READ MORE: Manufacturers: Claim Faster Write-Offs With Cost Segregation

Phase-out Begins Next Year

Unfortunately, the enhanced bonus depreciation tax break wasn't designed to last forever. Under the TCJA, it's scheduled to be gradually phased out over a five-year period, as follows:

  • 80% for property placed in service in 2023,
  • 60% for property placed in service in 2024,
  • 40% for property placed in service in 2025, and
  • 20% for property placed in service in 2026.

For property placed in service after 2026, bonus depreciation is scheduled to be 0%.

Thus, unless Congress takes additional action, 2022 is the last year that manufacturers can benefit from the full 100% first-year bonus depreciation. In many cases, manufacturers will be encouraged to acquire new and/or used equipment and machinery for their operations.

Bear in mind that timing is everything. Specifically, the tax benefits for first-year bonus depreciation are available based on when the qualified property is placed in service, not on when it's acquired. This can be a critical distinction if it'll take a significant period of time for the property to be customized or modified and installed or if the manufacturer doesn't expect to start using the equipment or machinery right away.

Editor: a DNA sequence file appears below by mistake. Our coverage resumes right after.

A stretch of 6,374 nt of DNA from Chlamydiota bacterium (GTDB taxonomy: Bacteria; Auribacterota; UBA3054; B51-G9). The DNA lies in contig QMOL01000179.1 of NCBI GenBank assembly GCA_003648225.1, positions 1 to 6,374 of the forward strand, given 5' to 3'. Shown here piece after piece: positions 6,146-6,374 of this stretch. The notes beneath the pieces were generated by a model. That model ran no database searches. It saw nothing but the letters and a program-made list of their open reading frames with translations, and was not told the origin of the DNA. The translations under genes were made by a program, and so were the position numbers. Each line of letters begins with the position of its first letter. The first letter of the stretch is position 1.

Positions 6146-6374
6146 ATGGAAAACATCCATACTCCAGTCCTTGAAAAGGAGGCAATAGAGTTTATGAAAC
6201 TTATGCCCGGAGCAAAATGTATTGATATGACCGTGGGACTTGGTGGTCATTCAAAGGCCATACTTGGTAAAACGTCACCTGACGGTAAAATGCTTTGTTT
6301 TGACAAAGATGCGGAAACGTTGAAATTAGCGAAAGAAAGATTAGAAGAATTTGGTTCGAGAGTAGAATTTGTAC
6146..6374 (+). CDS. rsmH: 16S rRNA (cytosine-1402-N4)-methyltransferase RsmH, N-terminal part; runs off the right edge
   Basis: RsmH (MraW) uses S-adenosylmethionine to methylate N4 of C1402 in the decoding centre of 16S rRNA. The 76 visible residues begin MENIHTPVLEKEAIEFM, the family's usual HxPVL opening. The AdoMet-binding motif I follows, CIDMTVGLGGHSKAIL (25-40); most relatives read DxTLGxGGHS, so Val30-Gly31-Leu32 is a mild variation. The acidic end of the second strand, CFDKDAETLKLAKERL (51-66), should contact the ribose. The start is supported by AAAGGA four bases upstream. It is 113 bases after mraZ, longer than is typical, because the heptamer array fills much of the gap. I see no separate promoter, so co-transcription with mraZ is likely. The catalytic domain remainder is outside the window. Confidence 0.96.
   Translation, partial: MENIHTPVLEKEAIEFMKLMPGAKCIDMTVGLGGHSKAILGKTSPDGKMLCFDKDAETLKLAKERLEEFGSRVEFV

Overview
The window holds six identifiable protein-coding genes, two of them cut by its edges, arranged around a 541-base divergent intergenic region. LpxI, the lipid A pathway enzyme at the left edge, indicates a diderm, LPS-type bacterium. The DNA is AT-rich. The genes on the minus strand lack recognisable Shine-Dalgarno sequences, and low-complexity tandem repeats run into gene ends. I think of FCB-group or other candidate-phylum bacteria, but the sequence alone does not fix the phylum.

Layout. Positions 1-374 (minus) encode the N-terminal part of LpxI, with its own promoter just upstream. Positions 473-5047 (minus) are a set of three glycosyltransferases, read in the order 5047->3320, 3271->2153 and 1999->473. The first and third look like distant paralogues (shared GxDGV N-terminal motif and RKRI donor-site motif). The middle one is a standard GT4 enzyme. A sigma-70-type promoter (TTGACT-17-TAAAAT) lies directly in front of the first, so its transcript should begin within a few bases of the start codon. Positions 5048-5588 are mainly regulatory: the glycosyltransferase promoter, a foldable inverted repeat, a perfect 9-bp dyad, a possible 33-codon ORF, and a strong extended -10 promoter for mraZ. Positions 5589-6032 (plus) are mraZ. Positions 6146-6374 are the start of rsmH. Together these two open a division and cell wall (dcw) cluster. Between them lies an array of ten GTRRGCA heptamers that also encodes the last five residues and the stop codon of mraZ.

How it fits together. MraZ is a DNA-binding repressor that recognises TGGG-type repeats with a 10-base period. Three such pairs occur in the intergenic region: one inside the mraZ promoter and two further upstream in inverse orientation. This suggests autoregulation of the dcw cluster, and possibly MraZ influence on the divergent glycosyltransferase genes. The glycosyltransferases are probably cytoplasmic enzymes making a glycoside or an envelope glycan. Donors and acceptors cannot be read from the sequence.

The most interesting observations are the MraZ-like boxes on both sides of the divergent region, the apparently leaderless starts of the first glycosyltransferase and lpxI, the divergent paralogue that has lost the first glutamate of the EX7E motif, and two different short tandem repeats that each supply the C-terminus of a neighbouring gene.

The controlling date becomes even more important near the end of the year. A manufacturer may want to ensure that qualified property is placed in service before Jan. 1, 2023, to lock in 100% bonus depreciation, as opposed to the 80% deduction.

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Other Factors to Consider

Finally, be aware that manufacturers shouldn't always claim bonus depreciation. For example, if a manufacturer is organized as a pass-through entity, such as an S corporation or partnership, the bonus depreciation deduction reduces qualified business income (QBI). In turn, this lowers the amount available for the QBI deduction under Section 199A. Accordingly, in some cases manufacturers that are entitled to the QBI deduction might be better off not claiming bonus depreciation.